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- OSU Extension Master Gardener Program Diversity, Equity, and Inclusion (DEI) Initiative - July 5, 2021
- Reopening and other program updates - July 5, 2021
By Lynn Garbert
Master Gardener 2014
ZZ plant?? What is a ZZ plant?? What an odd name!?!! What’s its real name?
Well … I’m glad you asked. 😉
ZZ (short for Zamioculcas zamiifolia) – I’d love to hear you pronounce those two words – has been thriving for centuries in Africa where drought is the name of the game. Even being such a tender-looking plant, it actually loves the great outdoors.
During the mid-1990s Dutch nurseries saw that ZZ plants had easy propagating potential and thus, world-wide distribution brought ZZ plants to us all. Soon, it was realized they thrived indoors.
ZZ is in style at your office
This plant has wide, dark, glossy leaves and is low maintenance. It fits easily into your office or home décor and seems to cheerfully say “Hi” to each passerby.
Air purifier made easy
NASA research showed the ZZ is able to remove abundant amounts of toxins (including Xylene, Toluene, and Benzene).
Beware of toxicity
Keep pets and children from snacking on the ZZ – this beautiful plant is poisonous. To avoid skin irritation after handling it, it’s a good rule to wash your hands.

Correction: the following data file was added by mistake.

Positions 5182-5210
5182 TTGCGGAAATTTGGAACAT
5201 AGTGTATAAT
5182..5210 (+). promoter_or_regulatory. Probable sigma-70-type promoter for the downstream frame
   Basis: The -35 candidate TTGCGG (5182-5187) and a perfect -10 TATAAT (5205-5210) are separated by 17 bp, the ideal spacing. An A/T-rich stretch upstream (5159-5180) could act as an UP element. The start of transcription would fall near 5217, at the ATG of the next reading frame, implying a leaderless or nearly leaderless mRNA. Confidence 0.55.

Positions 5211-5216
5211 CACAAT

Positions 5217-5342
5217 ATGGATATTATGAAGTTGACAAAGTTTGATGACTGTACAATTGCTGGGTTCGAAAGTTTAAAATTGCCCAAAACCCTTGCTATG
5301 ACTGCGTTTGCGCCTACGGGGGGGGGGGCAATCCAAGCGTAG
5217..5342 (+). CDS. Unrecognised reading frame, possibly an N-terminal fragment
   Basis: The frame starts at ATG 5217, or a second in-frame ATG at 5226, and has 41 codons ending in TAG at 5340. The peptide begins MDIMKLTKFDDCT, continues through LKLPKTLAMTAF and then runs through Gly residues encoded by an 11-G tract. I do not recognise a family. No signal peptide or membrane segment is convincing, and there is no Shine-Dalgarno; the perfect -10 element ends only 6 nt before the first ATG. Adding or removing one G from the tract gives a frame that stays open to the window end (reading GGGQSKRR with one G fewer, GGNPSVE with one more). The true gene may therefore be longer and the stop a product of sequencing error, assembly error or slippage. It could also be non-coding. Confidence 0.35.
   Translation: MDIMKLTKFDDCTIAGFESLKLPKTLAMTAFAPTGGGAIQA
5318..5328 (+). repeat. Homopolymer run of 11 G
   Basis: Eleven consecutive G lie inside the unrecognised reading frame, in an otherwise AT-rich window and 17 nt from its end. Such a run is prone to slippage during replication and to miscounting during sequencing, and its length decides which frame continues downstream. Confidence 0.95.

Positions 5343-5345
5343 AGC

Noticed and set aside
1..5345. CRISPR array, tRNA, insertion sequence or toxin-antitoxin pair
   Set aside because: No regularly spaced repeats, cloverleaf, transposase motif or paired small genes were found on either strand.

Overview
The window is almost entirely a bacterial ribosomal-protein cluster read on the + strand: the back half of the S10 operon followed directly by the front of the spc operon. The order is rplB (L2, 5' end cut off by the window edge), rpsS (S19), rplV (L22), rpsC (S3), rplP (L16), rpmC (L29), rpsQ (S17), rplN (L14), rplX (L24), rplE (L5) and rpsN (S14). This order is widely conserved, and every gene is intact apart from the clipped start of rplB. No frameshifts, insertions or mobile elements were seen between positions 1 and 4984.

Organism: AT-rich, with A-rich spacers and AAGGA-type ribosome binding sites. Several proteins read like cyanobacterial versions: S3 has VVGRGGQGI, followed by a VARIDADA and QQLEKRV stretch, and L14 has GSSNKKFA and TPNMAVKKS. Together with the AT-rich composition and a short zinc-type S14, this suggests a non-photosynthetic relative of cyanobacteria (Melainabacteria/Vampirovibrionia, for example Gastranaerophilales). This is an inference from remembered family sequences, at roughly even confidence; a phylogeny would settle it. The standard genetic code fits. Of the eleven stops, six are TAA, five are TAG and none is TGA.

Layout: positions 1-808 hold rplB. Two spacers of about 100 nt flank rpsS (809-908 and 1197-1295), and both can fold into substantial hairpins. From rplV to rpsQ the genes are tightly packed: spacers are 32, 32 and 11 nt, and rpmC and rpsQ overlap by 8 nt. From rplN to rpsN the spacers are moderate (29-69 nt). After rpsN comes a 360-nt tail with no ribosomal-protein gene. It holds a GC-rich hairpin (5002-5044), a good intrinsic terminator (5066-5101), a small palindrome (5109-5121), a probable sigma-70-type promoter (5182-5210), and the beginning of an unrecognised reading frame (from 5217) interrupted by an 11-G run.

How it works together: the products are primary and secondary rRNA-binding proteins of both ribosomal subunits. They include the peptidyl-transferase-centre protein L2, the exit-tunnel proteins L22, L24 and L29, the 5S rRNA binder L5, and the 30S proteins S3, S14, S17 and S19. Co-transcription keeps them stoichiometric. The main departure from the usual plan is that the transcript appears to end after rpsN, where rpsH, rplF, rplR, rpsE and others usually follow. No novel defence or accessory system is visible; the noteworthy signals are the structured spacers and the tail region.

Ease of care
An easy – easy – easy plant for beginners, busy office staff, or black and brown thumbs.
The ZZ plant reaches 2–3 feet in width and height. However, it will NOT quickly outgrow its container, so enjoy the beautiful planter you potted it in. You can prune off branches that tend to grab you as you walk by.
Plant in well-draining potting soil and feed once a month with a balanced (e.g., 20-20-20) liquid fertilizer.
Water and light don’t concern the ZZ – it keeps growing with a minimum of each.
Remember it flourishes in low light and only water it fully when dry. (This plant pictured lived for decades in a local library.) Your ZZ can wait between watering because it has thick rhizomes that resemble potatoes – they store water – a ZZ will stay alive even when you forget to water.
ZZ may produce tiny white blooms in late summer, but it’s regarded as a foliage plant.
You can separate the rhizomes (potato-like roots) and replant them – I hear they grow faster when planted in groups. Or, what I did was to take three leaves with a bit of stem attached from my friend’s plant and put them in about ½–1 inch of water in a jar. It normally takes months for the leaves to sprout roots but it did happen.
It was fun to check every week or so for roots and finally some appeared.
Try it yourself. ZZ is up to the challenge … are you?